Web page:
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More Commits, More Evaluations

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NCAA Football: Stephen F. Austin at Baylor Jerome Miron-USA TODAY Sports

Last week I recapped Baylor Football’s recent commitments, now they have added three more since. I think the pandemic is actually creating some pressure for kids to commit earlier to ensure they have a spot. I’m sure many would prefer to wait to commit somewhere until they can visit, but the pressure of other kids committing has resulted in a sort of feedback loop. Schools can use this pressure to their advantage. Back when USC was hit with sanctions which reduced their total scholarships they were able to take advantage of that by making each of their available recruiting slots more prestigious.

Since last week, Baylor has received three commitments: grad transfer defensive lineman William Bradley-King, quarterback Kyron Drones, and offensive lineman Connor Heffernan. I’ll evaluate each in turn.

William Bradley-King. Defensive Line. 6-4, 248 lbs. Grad Transfer.

Bradley-King will be coming to Baylor as a grad transfer with one year to play. He’s an interesting player; like most G5 guys, his recruiting ranking was negligible and he developed a lot at Arkansas State. His high school recruiting page shows an offer from perennial FCS champs North Dakota State, which is a great sign.

First things first, as demonstrated by these stats, Bradley-King knows how to rush the quarterback:

Bradley-King doesn’t have a highlight tape, but he does have actual college game tape. I watched most every snap of him vs Georgia, who had about as good of an OL as you’re going to face in college. He’s an interesting player. He’s not a super athlete, he just has really good pass rushing acumen. All those things you hear about when coaches talk—uses his hands well, mixes up his moves, etc. I think he is particularly good on stunts and twists where he gets to be matched up against interior OL.

I actually don’t think it is a given that Bradley-King will be played at that JACK outside linebacker position. I think there is serious potential for him to be used as more of a true DE to the field or for him to be used as the boundary LB/DE when Aranda goes with only 2 DL. In a defensive alignment like this, what Aranda calls Peso, Bradley-King can be used as the bench-backer, here labeled B.

https://www.andthevalleyshook.com/2018/3/21/17134160/lsu-football-2018-film-room-dave-aranda-defense

Anyway, Bradley-King is a big get for Baylor because they lost their starting DL from 2019 and really need guys who can get after the QB. He isn’t going to be a transcendent player, and I think projections for him to be drafted are premature, but he’s a really good pass rusher and will be valuable in Big 12 play.

Kyron Drones. Quarterback. 6-2, 195 lbs. Pearland, TX.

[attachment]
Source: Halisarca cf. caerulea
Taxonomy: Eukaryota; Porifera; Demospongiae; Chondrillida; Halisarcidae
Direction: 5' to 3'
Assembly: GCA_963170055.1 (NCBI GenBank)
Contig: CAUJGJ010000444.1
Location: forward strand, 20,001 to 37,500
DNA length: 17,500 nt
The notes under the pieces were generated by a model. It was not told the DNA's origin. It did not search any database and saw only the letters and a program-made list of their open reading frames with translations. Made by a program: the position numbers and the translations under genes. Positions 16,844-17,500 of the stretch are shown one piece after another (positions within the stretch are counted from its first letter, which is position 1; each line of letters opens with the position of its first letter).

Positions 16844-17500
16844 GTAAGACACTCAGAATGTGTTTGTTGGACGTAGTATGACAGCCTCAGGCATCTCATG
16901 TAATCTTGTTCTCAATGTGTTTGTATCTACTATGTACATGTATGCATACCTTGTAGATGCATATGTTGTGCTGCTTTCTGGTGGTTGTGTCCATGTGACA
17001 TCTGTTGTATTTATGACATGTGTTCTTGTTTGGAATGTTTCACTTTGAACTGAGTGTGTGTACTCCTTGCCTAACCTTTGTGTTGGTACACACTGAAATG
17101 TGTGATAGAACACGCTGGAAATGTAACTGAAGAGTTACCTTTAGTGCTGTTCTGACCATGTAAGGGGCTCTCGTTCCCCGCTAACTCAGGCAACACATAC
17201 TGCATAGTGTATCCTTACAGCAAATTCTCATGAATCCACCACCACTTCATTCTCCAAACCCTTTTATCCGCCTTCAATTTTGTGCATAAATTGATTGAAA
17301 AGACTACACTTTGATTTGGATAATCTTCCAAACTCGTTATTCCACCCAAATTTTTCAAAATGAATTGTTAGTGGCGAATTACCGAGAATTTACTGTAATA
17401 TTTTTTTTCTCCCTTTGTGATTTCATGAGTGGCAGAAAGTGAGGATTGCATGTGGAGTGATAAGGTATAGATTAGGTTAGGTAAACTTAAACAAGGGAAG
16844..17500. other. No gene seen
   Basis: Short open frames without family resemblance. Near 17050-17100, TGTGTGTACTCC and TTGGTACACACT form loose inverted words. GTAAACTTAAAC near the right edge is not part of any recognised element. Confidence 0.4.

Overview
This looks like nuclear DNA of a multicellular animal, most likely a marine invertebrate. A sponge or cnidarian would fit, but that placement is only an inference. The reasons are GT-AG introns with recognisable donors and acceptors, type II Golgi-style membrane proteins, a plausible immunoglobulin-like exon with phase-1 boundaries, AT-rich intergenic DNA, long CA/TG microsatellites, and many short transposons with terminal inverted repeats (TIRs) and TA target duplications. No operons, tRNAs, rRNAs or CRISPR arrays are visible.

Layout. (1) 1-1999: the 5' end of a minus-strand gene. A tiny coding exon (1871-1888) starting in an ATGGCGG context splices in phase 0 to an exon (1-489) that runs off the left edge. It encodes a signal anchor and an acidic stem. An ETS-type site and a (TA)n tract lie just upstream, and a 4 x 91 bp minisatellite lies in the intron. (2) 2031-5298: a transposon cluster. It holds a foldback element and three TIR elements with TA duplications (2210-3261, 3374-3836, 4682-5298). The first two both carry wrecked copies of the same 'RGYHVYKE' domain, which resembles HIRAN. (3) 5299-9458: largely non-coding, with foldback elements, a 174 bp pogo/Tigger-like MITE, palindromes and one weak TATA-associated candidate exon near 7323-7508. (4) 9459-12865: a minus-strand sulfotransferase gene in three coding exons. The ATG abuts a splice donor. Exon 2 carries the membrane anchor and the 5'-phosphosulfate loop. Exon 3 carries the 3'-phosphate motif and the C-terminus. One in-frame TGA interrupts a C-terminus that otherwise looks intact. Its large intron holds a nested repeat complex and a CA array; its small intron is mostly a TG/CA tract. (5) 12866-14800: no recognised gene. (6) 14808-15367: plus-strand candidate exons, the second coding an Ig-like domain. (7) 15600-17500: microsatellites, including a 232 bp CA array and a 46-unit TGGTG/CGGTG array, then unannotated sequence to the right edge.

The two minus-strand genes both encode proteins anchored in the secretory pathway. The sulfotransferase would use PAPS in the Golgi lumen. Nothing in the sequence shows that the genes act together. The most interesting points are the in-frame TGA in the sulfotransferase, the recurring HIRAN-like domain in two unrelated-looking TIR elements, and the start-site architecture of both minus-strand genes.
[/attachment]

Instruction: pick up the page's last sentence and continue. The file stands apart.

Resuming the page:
Every class needs a QB and Drones is a really good one. For QBs, the best way to evaluate them is to watch full games—they’re not going to include interceptions or other errant throws on their highlight tapes. I couldn’t find any for Drones, but there is this extended highlight video from the state championship game that also includes his mishaps:

Jones displays all the necessary traits for being a good QB. He has requisite arm strength, accuracy, stature in the pocket, etc. Like most high level Texas QBs, he is well schooled in the modern spread-RPO game. He’s already 6-3 and will likely be built like a tank in college, a guy who will be really difficult to take down in the pocket. His arm strength is nothing special, but good enough—when looking at QBs I look for examples where he throws 50+ yards without too much effort, and Drones can do that. As shown in the highlights vs Denton Ryan, he’s really special on the move but also made some critical mistakes throwing into traffic.

As I’ve written about several times in the past, projecting QBs is really tough. Almost every QB on Baylor’s campus will have similar if not better athletic traits than Drones—what separates guys is their ability to lead to and master the offense. For that we’ll have to wait and see.

Connor Heffernan. Offensive Line. 6-4, 260 lbs. Georgetown, TX.

If i could create my dream OL prospect he’d look a lot like Heffernan. Raw, athletic, wrestler, and a mean streak on tape. Give me 6’4 250 athletes all day over 6’4 300 lb guys who are athletically limited. Wrestlers are so good on the DL because of the proprioceptional acumen they develop—they know how to use their body, weight, and strength to overcome similarly sized opponents. Heffernan just puts guys on the ground. He’s light on his feet. He has the size to play OT. Yes please.

Recruiting services are profoundly stupid when ranking these types of raw OL recruits. There are very few guys available every year who are both physically ready to play OL and supremely athletic. Everyone else has to find supremely athletic guys that they can hope to develop. It seems to me patently obvious that a big, raw athlete is a better prospect than a big OL who might be physically ready to play OL but has limited athletic upside. Anyway, huge win for Baylor here.

Thanks for reading and hit me up with any questions or comments below!